Here’s our latest interview with a millionaire as we seek to learn from those who have grown their wealth to high heights.
If you’d like to be considered for an interview, drop me a note and we can chat about specifics.
This interview took place in March.
My questions are in bold italics and his responses follow in black.
Let’s get started…
How old are you (and spouse if applicable, plus how long you’ve been married)?
We are both 35 years old, coming up on 10 years of marriage later this year.
We’ve grown up together, having met when we were 9 and starting to date at 14.
It’s been interesting to see how our combined attitude/relationship with money and wealth has evolved over time.
Do you have kids/family (if so, how old are they)?
Two children, ages 6 and 3.
That’s it for us – kudos to those who have bigger families, I don’t know how you do it!
What area of the country do you live in (and urban or rural)?
We live in a HCOL area in the Northeast. Used to be urban dwellers but moved out to the suburbs about a year ago.
What is your current net worth?
Currently we’re at $1.15M
What are the main assets that make up your net worth (stocks, real estate, business, home, retirement accounts, etc.) and any debt that offsets part of these?
- $568,000 in equities (70% US, 30% International) ($465K in 401K/IRA; $31K in Roth IRA; $30K in 529; $26K in RSUs; $16K in HSA)
- $400,000 in real estate syndications ($300K in multifamily apartments; $50K in an RV Park; $50K in a storage facility)
- $105,000 cash (unusually high, as we hope to purchase a home in the next few months) – usually keep only $5K or so that isn’t allocated for the next RE investment
- $53,000 in SDIRA invested in a debt fund that loans to facilities that specifically are built to grow cannabis
- $40,000 in a factoring company
- $12,000 on credit cards currently (slightly higher than normal as have a 0% rate for next few months we’re currently taking advantage of while we’ve been padding the cash account – normally these are all paid in full each month)
What is your job?
I’m a lifelong sales professional, having moved from various roles of being an individual contributor, management, corporate training, back to management, back to individual contributor, and recently into an elevated major accounts role. More importantly, I’m a big believer in finding a company that respects and value your effort and compensates you fairly for that.
I’ve worked full-time for two companies in my career, the first being a “dream job” on paper (professional sports) while the other a much less exciting business with a far less exciting product. The second company (I’m coming up on 10 years of working there) has far and away been a better experience than the first because they value their high-performing employees.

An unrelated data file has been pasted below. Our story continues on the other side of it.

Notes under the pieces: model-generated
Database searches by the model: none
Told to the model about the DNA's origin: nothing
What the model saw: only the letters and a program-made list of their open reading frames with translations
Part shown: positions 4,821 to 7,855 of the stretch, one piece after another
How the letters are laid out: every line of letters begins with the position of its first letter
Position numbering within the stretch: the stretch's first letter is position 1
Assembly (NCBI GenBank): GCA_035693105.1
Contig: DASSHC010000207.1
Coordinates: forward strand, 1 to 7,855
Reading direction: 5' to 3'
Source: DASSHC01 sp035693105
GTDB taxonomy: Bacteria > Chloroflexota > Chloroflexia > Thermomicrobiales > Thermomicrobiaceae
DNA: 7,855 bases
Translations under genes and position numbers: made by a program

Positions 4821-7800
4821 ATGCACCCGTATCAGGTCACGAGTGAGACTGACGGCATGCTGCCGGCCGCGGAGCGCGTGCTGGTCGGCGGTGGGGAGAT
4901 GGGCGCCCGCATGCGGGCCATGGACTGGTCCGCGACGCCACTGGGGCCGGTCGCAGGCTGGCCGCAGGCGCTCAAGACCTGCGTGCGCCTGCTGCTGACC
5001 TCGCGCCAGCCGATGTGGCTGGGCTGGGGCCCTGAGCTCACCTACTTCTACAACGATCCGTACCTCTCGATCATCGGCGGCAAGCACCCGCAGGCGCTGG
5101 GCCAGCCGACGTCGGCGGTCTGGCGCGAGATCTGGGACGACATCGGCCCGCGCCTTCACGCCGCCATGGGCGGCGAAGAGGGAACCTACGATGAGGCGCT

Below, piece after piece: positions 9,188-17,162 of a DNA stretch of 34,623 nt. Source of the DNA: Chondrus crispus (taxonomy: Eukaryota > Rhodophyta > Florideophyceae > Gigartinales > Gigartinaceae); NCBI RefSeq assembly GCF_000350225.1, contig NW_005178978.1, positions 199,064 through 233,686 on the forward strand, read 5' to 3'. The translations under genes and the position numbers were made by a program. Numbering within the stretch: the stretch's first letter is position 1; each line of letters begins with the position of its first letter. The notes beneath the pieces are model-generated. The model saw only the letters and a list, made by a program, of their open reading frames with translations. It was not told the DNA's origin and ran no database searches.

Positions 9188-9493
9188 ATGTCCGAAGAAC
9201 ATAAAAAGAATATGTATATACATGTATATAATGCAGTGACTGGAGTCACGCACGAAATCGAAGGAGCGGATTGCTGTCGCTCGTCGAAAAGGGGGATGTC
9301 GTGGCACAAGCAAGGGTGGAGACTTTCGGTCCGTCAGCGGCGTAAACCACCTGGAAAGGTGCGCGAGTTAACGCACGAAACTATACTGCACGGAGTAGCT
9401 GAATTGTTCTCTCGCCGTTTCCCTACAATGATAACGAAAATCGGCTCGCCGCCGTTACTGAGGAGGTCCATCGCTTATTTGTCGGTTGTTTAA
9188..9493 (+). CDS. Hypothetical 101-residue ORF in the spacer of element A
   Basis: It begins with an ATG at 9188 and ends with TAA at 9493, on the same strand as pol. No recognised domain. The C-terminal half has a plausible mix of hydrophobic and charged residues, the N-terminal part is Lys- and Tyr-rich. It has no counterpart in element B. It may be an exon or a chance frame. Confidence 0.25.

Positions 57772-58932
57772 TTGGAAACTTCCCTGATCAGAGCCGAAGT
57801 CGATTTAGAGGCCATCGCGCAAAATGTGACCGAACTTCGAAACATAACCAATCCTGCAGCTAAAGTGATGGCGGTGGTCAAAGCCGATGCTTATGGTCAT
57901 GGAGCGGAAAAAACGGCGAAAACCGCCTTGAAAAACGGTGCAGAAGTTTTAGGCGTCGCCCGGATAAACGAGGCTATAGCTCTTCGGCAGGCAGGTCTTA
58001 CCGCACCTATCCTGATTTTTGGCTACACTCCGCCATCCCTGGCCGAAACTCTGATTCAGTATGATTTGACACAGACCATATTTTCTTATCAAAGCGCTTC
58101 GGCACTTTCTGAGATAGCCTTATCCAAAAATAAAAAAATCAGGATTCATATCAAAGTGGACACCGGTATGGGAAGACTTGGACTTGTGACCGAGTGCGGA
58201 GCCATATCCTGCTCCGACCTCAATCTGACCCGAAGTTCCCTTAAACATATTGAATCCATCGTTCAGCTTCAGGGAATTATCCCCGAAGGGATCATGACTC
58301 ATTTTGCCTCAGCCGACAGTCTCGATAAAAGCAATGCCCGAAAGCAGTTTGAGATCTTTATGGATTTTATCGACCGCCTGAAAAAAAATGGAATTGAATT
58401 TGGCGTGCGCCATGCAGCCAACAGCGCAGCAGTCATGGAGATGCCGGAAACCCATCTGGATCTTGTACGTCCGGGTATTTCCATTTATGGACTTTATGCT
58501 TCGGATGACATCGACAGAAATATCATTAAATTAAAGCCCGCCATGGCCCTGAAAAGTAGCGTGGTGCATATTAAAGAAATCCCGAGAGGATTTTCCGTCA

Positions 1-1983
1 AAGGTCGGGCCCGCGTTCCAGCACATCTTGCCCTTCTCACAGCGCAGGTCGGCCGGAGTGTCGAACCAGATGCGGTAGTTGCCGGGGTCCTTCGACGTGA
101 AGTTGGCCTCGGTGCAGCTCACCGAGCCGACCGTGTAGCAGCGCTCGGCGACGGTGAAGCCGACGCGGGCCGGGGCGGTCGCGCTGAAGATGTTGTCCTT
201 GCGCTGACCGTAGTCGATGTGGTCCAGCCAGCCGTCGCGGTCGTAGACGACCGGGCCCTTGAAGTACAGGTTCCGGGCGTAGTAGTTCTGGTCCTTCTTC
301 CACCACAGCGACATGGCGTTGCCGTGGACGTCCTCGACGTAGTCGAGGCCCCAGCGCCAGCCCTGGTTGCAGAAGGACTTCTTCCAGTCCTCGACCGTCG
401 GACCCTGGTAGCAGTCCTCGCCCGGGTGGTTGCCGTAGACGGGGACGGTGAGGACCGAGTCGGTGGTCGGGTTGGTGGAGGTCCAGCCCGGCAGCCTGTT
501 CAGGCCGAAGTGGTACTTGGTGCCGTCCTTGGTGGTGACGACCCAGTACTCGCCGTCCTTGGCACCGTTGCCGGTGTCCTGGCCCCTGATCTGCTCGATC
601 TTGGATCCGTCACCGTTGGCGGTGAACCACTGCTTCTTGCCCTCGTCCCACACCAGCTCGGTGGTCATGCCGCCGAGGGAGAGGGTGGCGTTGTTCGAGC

My wife works in academic publishing. She works on a team handling the company’s largest account – which comes with a lot of recognition and good opportunities within her organization.
What is your annual income?
I just recently negotiated an increase for my compensation to consistently be around $200,000 – which still doesn’t seem real when I type it out.
My wife, through several negotiations, has been able to increase her comp package to a $95,000 base salary with bonuses/extra having it come out to be around $110,000 annually.
In 2020, despite all the craziness, I had my best year ever as an individual contributor and was able to earn $241,000 (my base was $100,000 for the year). While I won’t earn that much again in my new role, there is more certainty that I’ll hit the $200K mark, which was a fair trade-off.
Tell us about your income performance over time. What was the starting salary of your first job, how did it grow from there (and what you did to make it grow), and where are you now?
My starting salary was $25,000 and my wife’s was $27,000. Out of college, we were on entirely different career tracks that aligned with our “passions” at the time. Guess what? Passion doesn’t necessarily equate to financial freedom.
Despite being employed in the sports field, which I spent countless hours working towards through college, doing unpaid internships, working 16 hour days routinely – I realized that I’d never have the time freedom to live my life the way I wanted. Additionally, recognizing I had a knack for sales, I wanted to take a shot at selling a more sophisticated product. In my second year of sales, I was able to earn over $100,000 (3/4 of which was commission) and decided to take my shot and move out of sports.
This ended up being one of the best decisions I ever made – I’ve been with the same company for 10 years now, having consistently grown my base salary. I started off at a $50,000 base, was able to earn six-figures that first year with commissions.
For the next several years I was consistently between $100K-$125K. As I gained more seniority/experience, I earned from $130K-$150K, until having my “breakout year” if you will in 2020 ($241K).